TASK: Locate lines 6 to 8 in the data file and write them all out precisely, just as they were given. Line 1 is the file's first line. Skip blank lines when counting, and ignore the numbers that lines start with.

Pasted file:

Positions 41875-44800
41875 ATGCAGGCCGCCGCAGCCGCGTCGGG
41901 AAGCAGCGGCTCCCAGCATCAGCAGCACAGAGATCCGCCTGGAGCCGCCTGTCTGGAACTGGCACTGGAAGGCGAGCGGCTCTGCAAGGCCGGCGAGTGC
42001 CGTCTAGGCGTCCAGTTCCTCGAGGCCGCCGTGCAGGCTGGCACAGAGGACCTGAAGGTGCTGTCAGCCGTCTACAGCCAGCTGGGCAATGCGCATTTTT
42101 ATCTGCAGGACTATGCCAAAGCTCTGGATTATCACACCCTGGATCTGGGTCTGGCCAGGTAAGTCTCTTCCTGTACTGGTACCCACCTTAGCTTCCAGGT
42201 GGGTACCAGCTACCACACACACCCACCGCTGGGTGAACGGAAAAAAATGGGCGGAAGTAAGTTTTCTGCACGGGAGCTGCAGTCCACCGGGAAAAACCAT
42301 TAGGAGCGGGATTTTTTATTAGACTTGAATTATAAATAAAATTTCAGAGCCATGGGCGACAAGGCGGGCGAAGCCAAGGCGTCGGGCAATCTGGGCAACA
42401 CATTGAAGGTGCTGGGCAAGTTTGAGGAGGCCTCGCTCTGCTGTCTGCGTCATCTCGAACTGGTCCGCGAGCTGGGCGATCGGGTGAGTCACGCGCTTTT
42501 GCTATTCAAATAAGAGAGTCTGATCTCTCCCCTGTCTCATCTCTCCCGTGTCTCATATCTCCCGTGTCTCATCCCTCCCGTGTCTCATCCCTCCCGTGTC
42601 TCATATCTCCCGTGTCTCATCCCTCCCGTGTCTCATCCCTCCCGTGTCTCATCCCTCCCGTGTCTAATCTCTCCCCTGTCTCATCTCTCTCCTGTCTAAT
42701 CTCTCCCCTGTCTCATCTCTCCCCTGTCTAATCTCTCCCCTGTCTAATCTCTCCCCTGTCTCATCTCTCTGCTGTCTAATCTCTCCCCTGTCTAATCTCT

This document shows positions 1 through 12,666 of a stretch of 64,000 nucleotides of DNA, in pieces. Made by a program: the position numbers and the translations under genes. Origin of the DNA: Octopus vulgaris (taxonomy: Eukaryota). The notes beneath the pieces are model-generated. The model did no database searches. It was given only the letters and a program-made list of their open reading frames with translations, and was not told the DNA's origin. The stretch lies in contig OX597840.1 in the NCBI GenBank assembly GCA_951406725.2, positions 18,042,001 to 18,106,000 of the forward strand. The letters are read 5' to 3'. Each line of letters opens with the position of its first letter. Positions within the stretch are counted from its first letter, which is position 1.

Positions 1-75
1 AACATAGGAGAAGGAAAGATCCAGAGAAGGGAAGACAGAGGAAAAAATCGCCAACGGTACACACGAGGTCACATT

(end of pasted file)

42201 GGGTACCAGCTACCACACACACCCACCGCTGGGTGAACGGAAAAAAATGGGCGGAAGTAAGTTTTCTGCACGGGAGCTGCAGTCCACCGGGAAAAACCAT
42301 TAGGAGCGGGATTTTTTATTAGACTTGAATTATAAATAAAATTTCAGAGCCATGGGCGACAAGGCGGGCGAAGCCAAGGCGTCGGGCAATCTGGGCAACA
42401 CATTGAAGGTGCTGGGCAAGTTTGAGGAGGCCTCGCTCTGCTGTCTGCGTCATCTCGAACTGGTCCGCGAGCTGGGCGATCGGGTGAGTCACGCGCTTTT